University of Oregon chemists have created a new class of fluorescent dyes that function in water and emit colors based solely on the diameter of circular nanotubes made of carbon and hydrogen. The six-member team is now exploring their potential use in biological imaging.
The synthesized organic molecules, called nanohoops, which initially were not water soluble, were manipulated with a chemical side chain to allow them to pass through cell membranes and maintain their colors within live cells.
For years, scientists involved in biological research and medical diagnostics have relied on chemical compounds called fluorophores, which have flat structures and emit different colors upon light excitation, to label specific biological molecules. The potential for circular structures to provide new fluorescent properties is far less explored.
Nanohoops, which are short circular slices of carbon nanotubes, could allow for the use of multiple fluorescent colors, triggered by a single excitation, to simultaneously track multiple activities in live cells, said Ramesh Jasti, a professor in the UO's Department of Chemistry and Biochemistry and member of the Materials Science Institute.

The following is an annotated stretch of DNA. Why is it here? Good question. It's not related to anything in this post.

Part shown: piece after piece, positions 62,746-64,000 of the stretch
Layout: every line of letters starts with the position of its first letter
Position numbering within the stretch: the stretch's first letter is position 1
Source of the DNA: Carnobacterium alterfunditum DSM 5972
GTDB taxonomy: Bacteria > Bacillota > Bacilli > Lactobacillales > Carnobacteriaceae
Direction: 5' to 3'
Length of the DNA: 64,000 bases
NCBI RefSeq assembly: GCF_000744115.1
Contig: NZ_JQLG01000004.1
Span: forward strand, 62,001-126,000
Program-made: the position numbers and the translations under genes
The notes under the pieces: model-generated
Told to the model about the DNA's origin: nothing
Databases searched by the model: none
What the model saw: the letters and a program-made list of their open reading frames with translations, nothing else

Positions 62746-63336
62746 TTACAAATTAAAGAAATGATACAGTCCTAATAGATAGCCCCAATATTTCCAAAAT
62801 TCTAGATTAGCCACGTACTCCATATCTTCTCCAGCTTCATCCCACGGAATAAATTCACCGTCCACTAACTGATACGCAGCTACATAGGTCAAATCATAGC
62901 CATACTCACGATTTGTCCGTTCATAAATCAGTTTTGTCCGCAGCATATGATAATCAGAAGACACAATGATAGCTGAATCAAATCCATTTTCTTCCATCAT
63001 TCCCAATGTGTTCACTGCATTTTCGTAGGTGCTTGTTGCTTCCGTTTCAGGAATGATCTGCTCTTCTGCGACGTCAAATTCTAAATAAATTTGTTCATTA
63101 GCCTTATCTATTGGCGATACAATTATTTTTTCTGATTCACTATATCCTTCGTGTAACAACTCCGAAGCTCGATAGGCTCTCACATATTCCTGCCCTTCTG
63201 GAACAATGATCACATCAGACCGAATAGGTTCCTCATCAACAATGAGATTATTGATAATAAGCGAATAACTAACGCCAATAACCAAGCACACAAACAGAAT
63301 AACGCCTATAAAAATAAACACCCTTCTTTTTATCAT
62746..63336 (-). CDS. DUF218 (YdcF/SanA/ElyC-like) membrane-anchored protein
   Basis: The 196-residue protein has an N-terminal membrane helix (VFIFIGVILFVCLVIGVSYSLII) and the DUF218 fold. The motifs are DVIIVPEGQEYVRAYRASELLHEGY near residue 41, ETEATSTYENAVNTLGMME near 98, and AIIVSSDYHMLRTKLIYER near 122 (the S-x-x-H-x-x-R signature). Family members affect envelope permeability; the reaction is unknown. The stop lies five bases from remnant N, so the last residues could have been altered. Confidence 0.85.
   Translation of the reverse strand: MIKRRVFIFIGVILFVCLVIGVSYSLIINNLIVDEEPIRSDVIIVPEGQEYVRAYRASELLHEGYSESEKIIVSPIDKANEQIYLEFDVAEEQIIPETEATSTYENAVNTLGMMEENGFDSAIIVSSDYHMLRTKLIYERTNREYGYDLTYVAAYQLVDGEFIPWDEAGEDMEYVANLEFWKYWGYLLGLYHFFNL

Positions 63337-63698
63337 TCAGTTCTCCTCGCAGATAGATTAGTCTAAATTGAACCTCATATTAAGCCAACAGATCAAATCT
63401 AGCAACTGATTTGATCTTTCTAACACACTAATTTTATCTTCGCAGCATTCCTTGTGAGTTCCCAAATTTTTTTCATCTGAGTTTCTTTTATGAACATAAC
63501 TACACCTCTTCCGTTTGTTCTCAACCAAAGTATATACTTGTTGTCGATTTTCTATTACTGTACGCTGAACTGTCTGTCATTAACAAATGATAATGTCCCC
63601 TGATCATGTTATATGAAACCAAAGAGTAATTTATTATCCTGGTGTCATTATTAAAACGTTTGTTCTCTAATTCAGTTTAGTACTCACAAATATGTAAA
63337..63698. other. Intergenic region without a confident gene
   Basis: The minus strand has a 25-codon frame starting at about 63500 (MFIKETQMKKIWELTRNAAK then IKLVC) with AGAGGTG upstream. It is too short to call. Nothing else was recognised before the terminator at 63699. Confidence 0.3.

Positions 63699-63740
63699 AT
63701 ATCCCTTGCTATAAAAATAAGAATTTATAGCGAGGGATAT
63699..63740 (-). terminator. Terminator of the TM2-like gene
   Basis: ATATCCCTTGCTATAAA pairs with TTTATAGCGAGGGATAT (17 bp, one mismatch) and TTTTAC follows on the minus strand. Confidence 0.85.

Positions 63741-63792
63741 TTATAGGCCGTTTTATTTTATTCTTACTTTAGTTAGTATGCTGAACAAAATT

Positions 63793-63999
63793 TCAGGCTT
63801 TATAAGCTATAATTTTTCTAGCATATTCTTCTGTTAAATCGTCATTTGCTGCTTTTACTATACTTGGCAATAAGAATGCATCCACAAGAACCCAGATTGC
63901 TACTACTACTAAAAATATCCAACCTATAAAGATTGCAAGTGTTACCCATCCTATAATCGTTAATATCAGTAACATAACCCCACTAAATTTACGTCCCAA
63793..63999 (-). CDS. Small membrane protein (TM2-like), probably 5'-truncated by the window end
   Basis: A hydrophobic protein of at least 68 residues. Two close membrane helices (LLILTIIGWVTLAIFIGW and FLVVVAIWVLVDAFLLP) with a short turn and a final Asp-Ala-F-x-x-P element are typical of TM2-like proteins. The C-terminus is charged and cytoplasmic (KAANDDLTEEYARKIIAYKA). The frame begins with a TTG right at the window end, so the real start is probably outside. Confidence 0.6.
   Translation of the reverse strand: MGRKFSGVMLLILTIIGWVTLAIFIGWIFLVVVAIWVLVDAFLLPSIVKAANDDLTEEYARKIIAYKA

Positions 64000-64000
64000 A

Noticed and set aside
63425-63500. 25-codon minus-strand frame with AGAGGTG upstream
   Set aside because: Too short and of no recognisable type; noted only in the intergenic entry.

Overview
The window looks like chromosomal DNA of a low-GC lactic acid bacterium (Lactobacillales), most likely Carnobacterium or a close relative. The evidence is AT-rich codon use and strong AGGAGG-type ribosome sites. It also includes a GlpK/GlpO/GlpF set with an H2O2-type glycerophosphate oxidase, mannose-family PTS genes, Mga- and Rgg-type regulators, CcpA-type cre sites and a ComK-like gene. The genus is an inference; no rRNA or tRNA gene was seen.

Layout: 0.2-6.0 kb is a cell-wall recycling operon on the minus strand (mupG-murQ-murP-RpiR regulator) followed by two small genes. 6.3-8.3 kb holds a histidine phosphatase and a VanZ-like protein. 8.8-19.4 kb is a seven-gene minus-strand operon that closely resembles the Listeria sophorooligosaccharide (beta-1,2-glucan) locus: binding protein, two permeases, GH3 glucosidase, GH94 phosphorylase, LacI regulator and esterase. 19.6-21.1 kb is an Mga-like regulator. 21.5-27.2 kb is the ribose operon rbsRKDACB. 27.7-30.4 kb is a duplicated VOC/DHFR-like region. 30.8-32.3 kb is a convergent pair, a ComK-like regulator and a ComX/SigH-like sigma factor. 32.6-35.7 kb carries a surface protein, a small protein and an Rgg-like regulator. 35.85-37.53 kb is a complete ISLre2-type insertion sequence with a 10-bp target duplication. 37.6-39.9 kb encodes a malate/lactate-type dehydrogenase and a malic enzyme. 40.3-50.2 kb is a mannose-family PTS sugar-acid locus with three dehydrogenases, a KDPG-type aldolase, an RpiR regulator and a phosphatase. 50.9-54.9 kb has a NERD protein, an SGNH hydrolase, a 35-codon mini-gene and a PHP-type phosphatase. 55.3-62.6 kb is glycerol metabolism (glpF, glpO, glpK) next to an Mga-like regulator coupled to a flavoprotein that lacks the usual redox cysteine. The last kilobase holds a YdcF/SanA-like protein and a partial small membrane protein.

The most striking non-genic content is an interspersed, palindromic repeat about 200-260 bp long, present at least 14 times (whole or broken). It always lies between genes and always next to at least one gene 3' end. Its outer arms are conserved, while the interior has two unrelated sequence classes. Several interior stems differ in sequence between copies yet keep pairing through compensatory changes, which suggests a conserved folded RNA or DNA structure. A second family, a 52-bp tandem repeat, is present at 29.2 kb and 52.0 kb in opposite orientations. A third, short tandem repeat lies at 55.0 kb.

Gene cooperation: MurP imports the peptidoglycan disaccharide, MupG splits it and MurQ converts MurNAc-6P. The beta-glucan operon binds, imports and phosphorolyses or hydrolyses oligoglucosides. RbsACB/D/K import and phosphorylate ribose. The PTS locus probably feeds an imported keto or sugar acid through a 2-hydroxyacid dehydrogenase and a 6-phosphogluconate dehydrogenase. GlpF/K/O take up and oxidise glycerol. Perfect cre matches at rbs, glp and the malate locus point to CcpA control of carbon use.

"The fluorescence of the nanohoops is modulated differently than most common fluorophores, which suggests that there are unique opportunities for using these nanohoop dyes in sensing applications," said Michael Pluth, also a professor in the UO's Department of Chemistry and Biochemistry. "These dyes retain their fluorescence at a broad range of pH values, making them functional and stable fluorophores across a wide range of acidic and basic conditions."
"We have seen nothing like these nanohoops in the world of dye chemistry before," said Bruce P. Branchaud, professor emeritus of chemistry and biochemistry at the UO and distinguished scientist in the Cancer Early Detection Advanced Research Center of OHSU's Knight Cancer Institute.
"All other dyes have been flat, whereas these nanohoops are non-planar circles," he said. "Their unique structures provide unique properties that we intend to develop and exploit for significant new contributions to chemical biology, biotechnology, biomedical sciences, and medicine."